An heir to LucasArts? After 8 years in development, Harold Halibut is too good to be a 90s throwback

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Part Wallace & Gromit, part Red Dwarf, there's a magic to the way this Game Pass gem blends old and new.

Check out the video above for an in-depth appraisal of this very unique adventure, in which we ask the question: is it still possible for games to surprise us?

The high-tech world of game development has long had a fruitful creative partnership with the low-tech world of clay people being poked around all day in order to simulate movement. In the world of film, too, stop motion animation always seems to endure, despite the fact that it must be one of the hardest and most arduous ways of get moving images onto screens. There’s something gorgeously, lovably tactile about it which can’t quite be mimicked, and so it is seen as worth the extraordinary effort.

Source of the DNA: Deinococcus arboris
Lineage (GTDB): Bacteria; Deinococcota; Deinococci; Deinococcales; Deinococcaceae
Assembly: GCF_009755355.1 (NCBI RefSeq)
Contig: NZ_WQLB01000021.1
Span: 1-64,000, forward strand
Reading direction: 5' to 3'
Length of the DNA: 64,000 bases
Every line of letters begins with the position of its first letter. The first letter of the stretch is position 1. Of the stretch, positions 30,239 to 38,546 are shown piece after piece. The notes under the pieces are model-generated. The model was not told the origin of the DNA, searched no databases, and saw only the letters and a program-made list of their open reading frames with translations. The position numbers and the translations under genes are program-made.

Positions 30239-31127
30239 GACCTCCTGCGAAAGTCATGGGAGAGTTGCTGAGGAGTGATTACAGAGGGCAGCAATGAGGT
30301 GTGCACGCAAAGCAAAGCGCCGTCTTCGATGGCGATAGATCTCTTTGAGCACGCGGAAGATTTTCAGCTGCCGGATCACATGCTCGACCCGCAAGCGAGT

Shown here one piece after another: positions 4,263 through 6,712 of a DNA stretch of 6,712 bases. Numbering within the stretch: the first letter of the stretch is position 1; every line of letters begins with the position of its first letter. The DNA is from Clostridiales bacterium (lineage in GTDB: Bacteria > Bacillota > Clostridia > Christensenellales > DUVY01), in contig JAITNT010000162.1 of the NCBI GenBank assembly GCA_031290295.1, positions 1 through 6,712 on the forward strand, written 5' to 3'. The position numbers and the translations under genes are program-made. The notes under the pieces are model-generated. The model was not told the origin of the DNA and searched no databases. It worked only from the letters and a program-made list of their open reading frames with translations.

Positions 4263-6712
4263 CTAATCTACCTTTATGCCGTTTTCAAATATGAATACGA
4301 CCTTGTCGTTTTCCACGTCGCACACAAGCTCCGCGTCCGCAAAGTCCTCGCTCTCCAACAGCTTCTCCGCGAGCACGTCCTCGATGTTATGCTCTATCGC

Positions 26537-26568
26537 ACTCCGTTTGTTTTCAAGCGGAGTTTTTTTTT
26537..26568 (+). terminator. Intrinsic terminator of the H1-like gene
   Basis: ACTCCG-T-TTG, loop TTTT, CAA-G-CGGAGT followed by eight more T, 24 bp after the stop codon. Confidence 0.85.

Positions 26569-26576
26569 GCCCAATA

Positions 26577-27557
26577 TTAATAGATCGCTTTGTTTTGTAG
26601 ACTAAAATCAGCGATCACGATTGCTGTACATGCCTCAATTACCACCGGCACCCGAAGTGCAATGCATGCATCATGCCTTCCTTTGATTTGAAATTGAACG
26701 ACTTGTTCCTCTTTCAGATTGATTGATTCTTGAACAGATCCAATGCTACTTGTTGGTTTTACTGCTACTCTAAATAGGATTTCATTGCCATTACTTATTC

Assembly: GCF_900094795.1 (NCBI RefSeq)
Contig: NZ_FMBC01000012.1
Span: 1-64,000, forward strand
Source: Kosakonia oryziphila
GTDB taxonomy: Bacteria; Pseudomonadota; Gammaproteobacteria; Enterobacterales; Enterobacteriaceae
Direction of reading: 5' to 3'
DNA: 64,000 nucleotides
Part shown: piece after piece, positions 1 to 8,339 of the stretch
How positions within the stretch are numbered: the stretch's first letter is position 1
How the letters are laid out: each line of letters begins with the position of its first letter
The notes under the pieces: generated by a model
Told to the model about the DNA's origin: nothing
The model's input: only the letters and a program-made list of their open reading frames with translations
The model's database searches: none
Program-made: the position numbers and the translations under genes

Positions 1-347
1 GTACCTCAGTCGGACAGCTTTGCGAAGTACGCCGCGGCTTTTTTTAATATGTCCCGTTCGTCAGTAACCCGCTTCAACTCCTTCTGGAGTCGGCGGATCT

Harold Halibut is a deft blend of that hand-built aesthetic with modern video game animation that absolutely hits a sweet spot between the two, capturing the imperfect, organic essence of human-made art and imbuing it with life via motion capture and skilled cinematography. The result is something quite unlike anything I’ve played before, and a great marriage of art style and storytelling. The setting is a rattly old spaceship, submerged for centuries under an alien ocean, host to a remnant of human civilisation that is making the best of a bad situation. Of course it’s gnarled, and a bit wobbly, and tinged with a sense that none of the bulkheads quite fit together as well as they should.

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